The ubiquitous yarn label: is it a crystal ball into what is right and good about a yarn, or a pulpy torture device?
The answer is yes.
I’ve learned through trial and error (so much error) that a yarn label is very much like the Dread Pirate Roberts in the movie The Princess Bride: not everything it seems.
Many knitters spend lots of time berating themselves and their knitting for not matching exactly what the yarn labels say, especially when it comes to the needle/gauge match up.
Other knitters cavalierly start knitting with the suggested needles and are disappointed in the result and themselves.
A yarn label is an important part of the toolbox to make your project. But like any tool, the more you know about it, the better use it is to your project.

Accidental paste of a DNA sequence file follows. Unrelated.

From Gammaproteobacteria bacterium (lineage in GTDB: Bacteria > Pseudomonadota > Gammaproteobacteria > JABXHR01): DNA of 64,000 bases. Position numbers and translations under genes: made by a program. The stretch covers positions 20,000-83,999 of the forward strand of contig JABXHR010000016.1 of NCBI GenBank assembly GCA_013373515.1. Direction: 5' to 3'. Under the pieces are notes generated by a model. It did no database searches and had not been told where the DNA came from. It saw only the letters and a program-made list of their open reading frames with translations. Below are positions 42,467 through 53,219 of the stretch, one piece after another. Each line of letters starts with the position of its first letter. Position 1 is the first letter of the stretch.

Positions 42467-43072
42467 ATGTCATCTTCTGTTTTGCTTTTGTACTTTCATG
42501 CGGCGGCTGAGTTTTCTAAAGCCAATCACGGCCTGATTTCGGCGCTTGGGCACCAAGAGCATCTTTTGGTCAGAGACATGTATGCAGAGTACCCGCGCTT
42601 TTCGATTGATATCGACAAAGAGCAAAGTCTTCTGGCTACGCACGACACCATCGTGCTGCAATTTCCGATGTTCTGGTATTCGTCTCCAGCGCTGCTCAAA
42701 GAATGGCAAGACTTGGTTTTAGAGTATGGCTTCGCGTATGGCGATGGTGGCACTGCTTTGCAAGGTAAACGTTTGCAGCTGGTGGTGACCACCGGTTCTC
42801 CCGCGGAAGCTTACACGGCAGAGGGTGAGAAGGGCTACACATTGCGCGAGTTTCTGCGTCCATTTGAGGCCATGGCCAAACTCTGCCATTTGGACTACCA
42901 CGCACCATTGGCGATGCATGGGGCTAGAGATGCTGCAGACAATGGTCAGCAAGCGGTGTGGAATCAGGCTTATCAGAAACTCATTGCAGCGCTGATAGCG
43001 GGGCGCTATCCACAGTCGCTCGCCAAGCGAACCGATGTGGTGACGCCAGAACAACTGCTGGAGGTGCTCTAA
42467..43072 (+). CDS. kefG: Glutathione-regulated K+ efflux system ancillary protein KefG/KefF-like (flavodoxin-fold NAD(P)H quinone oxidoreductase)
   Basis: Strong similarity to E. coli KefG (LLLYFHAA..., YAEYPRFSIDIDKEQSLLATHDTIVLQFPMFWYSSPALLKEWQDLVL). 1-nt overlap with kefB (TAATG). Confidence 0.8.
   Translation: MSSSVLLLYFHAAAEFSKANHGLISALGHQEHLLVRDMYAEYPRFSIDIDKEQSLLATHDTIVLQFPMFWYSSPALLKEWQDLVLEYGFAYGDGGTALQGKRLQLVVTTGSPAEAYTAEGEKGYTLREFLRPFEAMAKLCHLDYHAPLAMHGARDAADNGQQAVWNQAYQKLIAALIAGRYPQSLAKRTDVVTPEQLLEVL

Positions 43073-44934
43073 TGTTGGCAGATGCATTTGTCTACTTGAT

A yarn label is more guideline than crystal ball. It gives you a starting point, but there are lots of ways to get from skein to sweater.
The best way to know a yarn is to swatch. You do have to hit the gauge numbers in a pattern if you want it to fit, but you don’t have to use the needles specified. Swatching doesn’t just tell you gauge, it tells you if this yarn is a good fit for you and your project. Swatching holds the answers to hand, drape, stitch definition, gauge, and perhaps the identity of the six-fingered man.
I have a lot of questions about yarn labels, mostly where do the numbers come from? To get answers to my yarn label questions, I went to two very knowledgeable friends in the yarn industry.